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Wednesday, 3 July 2013

jam jar etiquette : lesson five



Making jam is an activity that I enjoy, and sometimes being by yourself fiddling around with fruit and sugar, stirring, sorting out jars and lids can be a very calming, almost therapeutic pastime.  Other times I turn the radio up (and up and up) and sing (completely out of tune, and very likely the wrong words) while dancing (out of time and trying not to tread on Eli) around the kitchen ~ as my poor postman discovered last week!  Anyway, sometimes I can be perfectly happy going solo, but other days I wonder . . .

 . . . Do I have to do it all by myself, on my own, all alone and lonely?
* * * * *
Of course the simple answer is no ~ grab a partner, or friend, or neighbour, or neighbour's partner ... and if none of them are available, or you and your partner are in the middle of one of those agonising silent arguments where you are being excruciatingly polite to one another, or your neighbour's partner is helping their partner make jam (the cheek!), you can grab a child.  Preferably one of your own, or one that at least lives in the same house as you ~ much less paper work and police involvement that way.


I'd like my children to have the same opportunity to experience that smug satisfaction as I get, presenting a jar to someone, all prettied up; or spotting a small collection of jars in the fridge, all different jewel like shades.  The only problem is, for them to enjoy the smugness, they have to have had something to do with making the jam, and since I truly believe that children are, to a certain extent, shaped by their environment, I have to bite the bullet and encourage them to join in.  Not every time (I'm actually not a sadist) but just every so often.

There are obvious hazards involved in doing this, but as long as you apply a bit of common sense there's no reason your child / children can't join in.  I don't mean hand them a bag of sugar and point them in the direction of your biggest saucepan while you head out to bingo.  In case you missed it just then, common sense, combined with knowledge of your child and a bit of creativity can mean everybody who wants to gets to contribute, and then share in that smug afterglow.


(And again...) While I would say the whole hot sugar thing makes a big part of jam making potentially a bit risky for young children, there's always plenty of non~sugar involved tasks ~ wash the plums, peel the apples, take the tops off the strawberries, squash the blueberries, squeeze the lemons, write the name on the label, wipe any sticky bits off the jar once it's cooled...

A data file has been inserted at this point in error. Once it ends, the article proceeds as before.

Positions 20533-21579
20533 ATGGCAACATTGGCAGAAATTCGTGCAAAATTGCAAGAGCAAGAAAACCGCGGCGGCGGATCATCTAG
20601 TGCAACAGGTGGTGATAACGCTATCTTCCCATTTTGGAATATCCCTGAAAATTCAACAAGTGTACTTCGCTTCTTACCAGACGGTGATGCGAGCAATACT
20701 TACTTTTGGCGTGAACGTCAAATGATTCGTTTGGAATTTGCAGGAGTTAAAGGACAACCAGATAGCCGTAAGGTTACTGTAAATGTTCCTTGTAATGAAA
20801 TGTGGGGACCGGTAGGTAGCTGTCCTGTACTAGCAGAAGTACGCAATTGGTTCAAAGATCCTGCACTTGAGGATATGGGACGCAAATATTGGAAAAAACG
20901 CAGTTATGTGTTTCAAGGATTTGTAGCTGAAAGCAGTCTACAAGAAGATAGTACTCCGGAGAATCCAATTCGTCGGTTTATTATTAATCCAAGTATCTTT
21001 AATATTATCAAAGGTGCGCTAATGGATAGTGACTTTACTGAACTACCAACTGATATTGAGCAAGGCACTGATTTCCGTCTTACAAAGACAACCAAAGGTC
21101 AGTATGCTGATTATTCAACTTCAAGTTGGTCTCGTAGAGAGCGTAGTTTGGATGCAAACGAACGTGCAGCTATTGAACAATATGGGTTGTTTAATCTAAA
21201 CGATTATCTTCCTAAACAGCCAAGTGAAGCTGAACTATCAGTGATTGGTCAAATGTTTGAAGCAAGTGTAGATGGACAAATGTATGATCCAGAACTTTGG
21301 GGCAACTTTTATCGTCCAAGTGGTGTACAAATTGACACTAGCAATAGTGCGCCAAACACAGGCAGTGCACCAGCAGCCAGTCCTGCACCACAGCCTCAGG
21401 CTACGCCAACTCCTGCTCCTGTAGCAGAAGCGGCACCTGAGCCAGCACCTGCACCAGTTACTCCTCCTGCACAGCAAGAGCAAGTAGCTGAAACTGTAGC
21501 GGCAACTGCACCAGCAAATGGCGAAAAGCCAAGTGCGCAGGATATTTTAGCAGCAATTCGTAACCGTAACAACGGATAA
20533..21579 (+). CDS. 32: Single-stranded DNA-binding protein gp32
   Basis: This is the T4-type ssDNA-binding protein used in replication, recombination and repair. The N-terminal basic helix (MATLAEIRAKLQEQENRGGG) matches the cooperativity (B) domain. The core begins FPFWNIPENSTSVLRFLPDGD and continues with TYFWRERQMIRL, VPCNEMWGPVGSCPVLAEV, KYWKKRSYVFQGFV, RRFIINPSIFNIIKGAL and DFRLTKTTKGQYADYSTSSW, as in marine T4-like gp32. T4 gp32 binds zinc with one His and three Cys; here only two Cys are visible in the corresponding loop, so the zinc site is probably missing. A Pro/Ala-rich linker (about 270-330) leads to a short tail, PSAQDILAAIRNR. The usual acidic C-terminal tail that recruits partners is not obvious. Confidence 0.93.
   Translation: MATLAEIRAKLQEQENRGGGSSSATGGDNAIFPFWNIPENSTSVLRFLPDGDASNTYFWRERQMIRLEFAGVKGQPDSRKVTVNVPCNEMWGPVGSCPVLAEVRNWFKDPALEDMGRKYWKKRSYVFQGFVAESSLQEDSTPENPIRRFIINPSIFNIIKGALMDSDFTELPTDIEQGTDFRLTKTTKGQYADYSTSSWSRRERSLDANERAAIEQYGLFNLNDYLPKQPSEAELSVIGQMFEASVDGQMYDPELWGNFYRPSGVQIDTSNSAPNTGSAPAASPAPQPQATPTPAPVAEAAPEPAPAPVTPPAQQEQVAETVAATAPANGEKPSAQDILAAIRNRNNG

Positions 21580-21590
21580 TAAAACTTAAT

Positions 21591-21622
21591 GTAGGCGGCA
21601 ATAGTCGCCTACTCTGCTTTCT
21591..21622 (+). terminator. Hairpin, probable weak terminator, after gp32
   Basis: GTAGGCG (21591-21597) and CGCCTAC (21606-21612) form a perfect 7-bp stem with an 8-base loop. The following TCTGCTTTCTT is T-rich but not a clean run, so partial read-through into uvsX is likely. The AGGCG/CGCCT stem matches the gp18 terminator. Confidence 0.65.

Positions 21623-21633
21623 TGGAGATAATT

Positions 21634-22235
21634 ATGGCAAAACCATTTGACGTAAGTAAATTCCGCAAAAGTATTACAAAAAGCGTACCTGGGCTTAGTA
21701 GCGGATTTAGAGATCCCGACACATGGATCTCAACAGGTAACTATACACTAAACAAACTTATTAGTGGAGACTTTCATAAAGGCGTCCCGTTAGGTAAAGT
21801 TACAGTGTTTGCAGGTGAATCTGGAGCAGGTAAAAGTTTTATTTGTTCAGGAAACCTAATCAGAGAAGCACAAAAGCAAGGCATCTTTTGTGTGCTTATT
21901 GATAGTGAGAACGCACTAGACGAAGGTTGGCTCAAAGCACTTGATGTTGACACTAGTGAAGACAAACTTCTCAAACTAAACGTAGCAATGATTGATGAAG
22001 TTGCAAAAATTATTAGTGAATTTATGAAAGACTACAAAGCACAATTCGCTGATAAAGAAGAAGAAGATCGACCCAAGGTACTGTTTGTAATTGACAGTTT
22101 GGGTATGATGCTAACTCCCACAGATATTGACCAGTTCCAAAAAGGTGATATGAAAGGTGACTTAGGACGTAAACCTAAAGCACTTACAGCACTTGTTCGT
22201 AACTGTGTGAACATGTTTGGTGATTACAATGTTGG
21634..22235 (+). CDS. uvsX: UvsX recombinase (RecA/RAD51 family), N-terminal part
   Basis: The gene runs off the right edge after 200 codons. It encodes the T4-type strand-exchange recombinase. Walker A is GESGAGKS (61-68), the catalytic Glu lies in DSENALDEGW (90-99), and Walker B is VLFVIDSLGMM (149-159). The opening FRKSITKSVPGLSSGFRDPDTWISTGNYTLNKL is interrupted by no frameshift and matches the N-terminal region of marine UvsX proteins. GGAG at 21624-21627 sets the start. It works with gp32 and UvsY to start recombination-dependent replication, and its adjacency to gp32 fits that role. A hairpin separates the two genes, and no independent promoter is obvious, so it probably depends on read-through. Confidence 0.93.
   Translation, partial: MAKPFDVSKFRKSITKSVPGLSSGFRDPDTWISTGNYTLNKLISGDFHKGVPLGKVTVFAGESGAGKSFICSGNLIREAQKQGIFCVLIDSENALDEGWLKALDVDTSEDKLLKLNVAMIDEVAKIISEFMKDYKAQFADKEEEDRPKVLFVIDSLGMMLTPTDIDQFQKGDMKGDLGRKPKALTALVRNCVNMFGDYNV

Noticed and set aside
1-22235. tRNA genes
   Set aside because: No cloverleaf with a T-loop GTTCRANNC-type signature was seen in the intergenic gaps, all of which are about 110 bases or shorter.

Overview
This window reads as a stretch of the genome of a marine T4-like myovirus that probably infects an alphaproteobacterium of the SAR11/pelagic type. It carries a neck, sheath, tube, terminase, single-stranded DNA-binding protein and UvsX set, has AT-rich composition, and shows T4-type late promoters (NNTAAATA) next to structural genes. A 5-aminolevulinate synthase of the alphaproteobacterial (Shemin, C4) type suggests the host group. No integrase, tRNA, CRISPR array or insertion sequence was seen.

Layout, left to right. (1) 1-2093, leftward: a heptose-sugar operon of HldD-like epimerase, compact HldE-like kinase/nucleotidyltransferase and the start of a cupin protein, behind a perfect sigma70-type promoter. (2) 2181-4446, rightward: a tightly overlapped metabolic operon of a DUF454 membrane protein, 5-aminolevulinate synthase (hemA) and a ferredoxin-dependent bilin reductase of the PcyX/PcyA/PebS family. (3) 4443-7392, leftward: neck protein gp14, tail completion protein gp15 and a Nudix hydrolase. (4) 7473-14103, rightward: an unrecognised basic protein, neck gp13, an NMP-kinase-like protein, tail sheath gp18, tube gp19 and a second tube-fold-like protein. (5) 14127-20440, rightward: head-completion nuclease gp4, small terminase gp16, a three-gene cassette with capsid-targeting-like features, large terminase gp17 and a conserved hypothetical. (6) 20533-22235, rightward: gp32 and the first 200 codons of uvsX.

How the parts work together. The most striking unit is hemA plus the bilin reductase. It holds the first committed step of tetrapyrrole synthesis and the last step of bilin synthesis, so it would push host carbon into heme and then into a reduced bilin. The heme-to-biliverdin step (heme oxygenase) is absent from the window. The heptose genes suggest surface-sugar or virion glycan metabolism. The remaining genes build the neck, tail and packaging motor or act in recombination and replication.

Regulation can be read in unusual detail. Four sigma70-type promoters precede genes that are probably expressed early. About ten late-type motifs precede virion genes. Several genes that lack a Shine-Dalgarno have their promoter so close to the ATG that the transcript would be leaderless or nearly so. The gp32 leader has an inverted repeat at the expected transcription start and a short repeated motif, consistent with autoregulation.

Depending on the ages of the children, and how cooperative /  focused / destructive you think they are feeling at the time, choose your delegated responsibilities carefully!  I remember setting Petal up at the kitchen table with a few sheets of plain white printer labels and a handful of felt tip pens to decorate the labels while I made the jam ~ she would have been two or maybe just turned three I guess.  Once the jam was finished I sat down with her and wrote the name of the jam in black onto the beautifully multicoloured scribbly labels, and she stuck them onto the jars.  Most of them were presents for other people and I could see the beginning of that satisfaction and pride in herself as she handed them over.


That's all (for now) folks!
I'll edit this post to add in some photos of decorated jars when I get a chance, but who knows when that will be!  A delicious new recipe coming soon ~ juicy fruity summer~y jam . . . yum.




Congratulations 
       ~ you've now completed jam jar etiquette lesson five!


jam jar etiquette : lesson one asked 'why make jam?'; whether to buy new jars or reuse those you already have; and how to store empty jars should you decide to reuse.

jam jar etiquette : lesson two asked whether you suffer from the stinky jar problem, and showed you a way to triumph over the stinkiness.

jam jar etiquette : lesson three asked 'sterilizing jars ~ why and how?'

jam jar etiquette : lesson four discussed out what saucers in the freezer had to do with jam, and offered a different way of checking the consistency of your jam.

And today, in jam jar etiquette : lesson five, I asked 'do I have to do it on my own, by myself, all alone and lonely?'

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